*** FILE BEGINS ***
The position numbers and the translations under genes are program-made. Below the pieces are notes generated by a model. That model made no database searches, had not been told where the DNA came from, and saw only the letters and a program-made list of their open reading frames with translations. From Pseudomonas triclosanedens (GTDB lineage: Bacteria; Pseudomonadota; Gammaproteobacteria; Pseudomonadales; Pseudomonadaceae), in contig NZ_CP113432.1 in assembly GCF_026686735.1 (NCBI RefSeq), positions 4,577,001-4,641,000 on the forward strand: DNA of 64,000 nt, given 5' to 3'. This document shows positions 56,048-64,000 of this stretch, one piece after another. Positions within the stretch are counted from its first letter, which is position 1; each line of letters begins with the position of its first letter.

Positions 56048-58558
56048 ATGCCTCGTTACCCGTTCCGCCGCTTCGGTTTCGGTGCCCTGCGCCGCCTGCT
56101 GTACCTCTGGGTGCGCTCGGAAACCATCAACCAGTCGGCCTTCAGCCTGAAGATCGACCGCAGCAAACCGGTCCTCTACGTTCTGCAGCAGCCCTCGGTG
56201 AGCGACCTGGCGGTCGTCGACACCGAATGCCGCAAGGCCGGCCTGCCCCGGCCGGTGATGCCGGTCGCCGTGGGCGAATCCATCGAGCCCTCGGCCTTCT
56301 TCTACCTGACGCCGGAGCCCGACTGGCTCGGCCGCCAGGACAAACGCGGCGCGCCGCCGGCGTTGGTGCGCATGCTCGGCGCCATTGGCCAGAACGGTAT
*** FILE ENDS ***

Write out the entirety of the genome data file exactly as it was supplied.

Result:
The position numbers and the translations under genes are program-made. Below the pieces are notes generated by a model. That model made no database searches, had not been told where the DNA came from, and saw only the letters and a program-made list of their open reading frames with translations. From Pseudomonas triclosanedens (GTDB lineage: Bacteria; Pseudomonadota; Gammaproteobacteria; Pseudomonadales; Pseudomonadaceae), in contig NZ_CP113432.1 in assembly GCF_026686735.1 (NCBI RefSeq), positions 4,577,001-4,641,000 on the forward strand: DNA of 64,000 nt, given 5' to 3'. This document shows positions 56,048-64,000 of this stretch, one piece after another. Positions within the stretch are counted from its first letter, which is position 1; each line of letters begins with the position of its first letter.

Positions 56048-58558
56048 ATGCCTCGTTACCCGTTCCGCCGCTTCGGTTTCGGTGCCCTGCGCCGCCTGCT
56101 GTACCTCTGGGTGCGCTCGGAAACCATCAACCAGTCGGCCTTCAGCCTGAAGATCGACCGCAGCAAACCGGTCCTCTACGTTCTGCAGCAGCCCTCGGTG
56201 AGCGACCTGGCGGTCGTCGACACCGAATGCCGCAAGGCCGGCCTGCCCCGGCCGGTGATGCCGGTCGCCGTGGGCGAATCCATCGAGCCCTCGGCCTTCT
56301 TCTACCTGACGCCGGAGCCCGACTGGCTCGGCCGCCAGGACAAACGCGGCGCGCCGCCGGCGTTGGTGCGCATGCTCGGCGCCATTGGCCAGAACGGTAT